By: Clara Guthrie
June is Pride Month, although many Americans may be more familiar with it as the month where big corporations drench their logos, merchandise and window displays in rainbow colors. This predictable phenomenon has been coined as “rainbow washing”—the act of using rainbow imagery to effectively advertise and signal allyship to a more diverse audience of consumers, with little genuine support of the LGBTQ+ community behind it.
The heart of the controversy surrounding rainbow washing and businesses’ celebrations of Pride Month lies in inconsistency. Many big-name brands—ranging from Bloomingdale’s to Amazon—brandish themselves in rainbow flags for the 30 glorious days of June, but then fall seemingly silent on LGBTQ+ issues for the remaining 12 months of the year. There is something about this kind of activism that is inherently performative. Sadly, this half-hearted performance almost makes sense when one considers that, according to LGBT Capital, the LGBTQ+ community holds roughly 3.9 trillion dollars of purchasing power globally. Rainbow washing during Pride Month is an effective capitalist strategy to garner more profit, while also looking like you care.
Let’s first consider McDonald’s as an example (among countless others) of this inconsistency…
According to Forbes, for Pride Month this year, McDonald’s has formed an unlikely alliance with Revry, “the world’s first global queer streaming network.” Their content is curated for the LGBTQ+ community and is boundlessly inclusive, highlighting both queer characters and queer content creators. The unlikely collaboration between a mega-fast food joint and a queer streaming platform has taken the form of a variety show, “House of Pride,” which is sponsored by McDonald’s and streamed via Revry. The show premiered June 6th, and you can watch it HERE.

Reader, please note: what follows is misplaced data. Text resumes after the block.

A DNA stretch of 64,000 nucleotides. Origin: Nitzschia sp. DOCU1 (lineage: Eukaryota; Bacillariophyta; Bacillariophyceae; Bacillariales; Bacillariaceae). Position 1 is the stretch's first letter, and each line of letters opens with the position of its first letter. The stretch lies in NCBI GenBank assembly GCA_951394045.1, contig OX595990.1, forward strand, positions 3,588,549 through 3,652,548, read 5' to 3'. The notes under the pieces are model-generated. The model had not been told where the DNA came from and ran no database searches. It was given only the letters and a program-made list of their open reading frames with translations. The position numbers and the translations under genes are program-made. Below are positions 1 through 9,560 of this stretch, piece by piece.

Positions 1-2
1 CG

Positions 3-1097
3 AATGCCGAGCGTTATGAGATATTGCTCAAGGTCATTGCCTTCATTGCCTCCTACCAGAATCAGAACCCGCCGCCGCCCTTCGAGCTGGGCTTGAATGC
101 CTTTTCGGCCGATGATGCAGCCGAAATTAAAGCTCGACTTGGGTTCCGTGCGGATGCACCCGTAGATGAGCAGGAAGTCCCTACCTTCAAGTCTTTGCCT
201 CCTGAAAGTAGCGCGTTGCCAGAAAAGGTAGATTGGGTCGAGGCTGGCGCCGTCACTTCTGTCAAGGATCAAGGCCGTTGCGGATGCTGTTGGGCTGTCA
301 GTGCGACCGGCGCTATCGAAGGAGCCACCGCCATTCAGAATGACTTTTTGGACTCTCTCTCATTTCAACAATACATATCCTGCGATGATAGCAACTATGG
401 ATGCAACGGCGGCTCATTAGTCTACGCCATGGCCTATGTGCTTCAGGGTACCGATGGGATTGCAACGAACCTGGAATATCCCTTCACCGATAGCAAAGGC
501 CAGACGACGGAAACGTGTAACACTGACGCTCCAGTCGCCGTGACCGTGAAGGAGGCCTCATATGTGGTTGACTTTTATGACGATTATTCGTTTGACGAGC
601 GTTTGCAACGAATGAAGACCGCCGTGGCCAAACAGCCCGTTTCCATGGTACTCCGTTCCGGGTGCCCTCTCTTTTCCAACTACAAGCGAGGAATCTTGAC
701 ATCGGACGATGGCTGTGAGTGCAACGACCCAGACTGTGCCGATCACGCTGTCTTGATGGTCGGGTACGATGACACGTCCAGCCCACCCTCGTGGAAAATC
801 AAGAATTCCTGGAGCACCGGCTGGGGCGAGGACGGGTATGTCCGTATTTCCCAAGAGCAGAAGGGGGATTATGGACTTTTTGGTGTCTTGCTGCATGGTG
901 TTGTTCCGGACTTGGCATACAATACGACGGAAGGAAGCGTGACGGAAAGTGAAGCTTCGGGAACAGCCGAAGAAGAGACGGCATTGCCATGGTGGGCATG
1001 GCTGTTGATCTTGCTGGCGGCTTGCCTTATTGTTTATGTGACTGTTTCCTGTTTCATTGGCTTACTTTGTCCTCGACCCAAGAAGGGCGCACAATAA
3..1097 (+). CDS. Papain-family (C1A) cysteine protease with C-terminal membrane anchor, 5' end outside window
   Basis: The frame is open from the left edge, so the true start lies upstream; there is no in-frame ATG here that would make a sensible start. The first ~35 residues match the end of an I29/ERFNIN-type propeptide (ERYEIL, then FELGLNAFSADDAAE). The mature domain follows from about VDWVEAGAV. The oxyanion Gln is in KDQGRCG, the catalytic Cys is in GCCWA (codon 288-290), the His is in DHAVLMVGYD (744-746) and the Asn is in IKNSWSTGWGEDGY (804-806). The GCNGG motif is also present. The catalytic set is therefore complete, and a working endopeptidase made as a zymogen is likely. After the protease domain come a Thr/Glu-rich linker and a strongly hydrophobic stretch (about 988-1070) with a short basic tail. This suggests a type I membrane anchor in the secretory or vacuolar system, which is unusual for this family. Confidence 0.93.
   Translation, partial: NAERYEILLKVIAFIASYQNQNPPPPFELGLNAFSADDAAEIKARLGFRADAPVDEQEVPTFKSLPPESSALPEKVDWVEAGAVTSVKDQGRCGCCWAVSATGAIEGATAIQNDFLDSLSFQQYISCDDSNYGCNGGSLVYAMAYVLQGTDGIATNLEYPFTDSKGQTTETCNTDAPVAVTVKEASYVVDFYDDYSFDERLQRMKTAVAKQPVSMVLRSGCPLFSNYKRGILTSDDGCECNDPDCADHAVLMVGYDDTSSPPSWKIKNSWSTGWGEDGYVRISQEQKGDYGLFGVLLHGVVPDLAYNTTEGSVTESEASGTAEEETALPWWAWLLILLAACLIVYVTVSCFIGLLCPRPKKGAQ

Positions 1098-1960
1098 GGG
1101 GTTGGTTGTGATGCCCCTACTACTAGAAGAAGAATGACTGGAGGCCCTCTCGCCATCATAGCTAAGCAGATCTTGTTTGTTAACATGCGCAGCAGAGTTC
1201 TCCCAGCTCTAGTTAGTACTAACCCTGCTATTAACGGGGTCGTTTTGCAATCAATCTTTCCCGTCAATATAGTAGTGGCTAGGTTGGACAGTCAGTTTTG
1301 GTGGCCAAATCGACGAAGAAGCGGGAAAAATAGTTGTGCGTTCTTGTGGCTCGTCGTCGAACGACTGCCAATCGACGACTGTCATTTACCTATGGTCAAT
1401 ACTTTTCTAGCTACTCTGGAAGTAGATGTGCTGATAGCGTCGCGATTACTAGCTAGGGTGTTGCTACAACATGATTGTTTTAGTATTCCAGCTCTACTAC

This partnership is revolutionary and undeniably exciting; however, McDonald’s is not quite unified when it comes to its actions towards and support of the LGBTQ+ community. According to Business Insider, the fast food corporation has its own political action committee (PAC) through which it donates money to a wide array of politicians’ campaigns in the hopes of eventually influencing how these bipartisan lawmakers vote on issues that have a more direct impact on McDonald’s business (like working wages). Thus, McDonald’s has donations on opposing sides of key issues, LGBTQ+ rights being one of them. Most recently, McDonald’s PAC—and the PACs of other big corporations, including aforementioned Amazon—had a portion of their donations operating behind Republican representatives in the House who voted against the Equality Act, a bill with an overarching goal to protect LGBTQ+ Americans from discrimination. Between 2019 and 2020, according to the same Business Insider article, “McDonald’s PAC donated a total of $213,000 to lawmakers who voted against the bill.” These donations have very real repercussions in the world of legislation and in the intimate worlds of LGBTQ+ individuals who are consistently at risk of discrimination in their everyday lives. A sparkly new partnership with a queer streaming service may be more attractive and easily marketable, but it has far less real-world impact.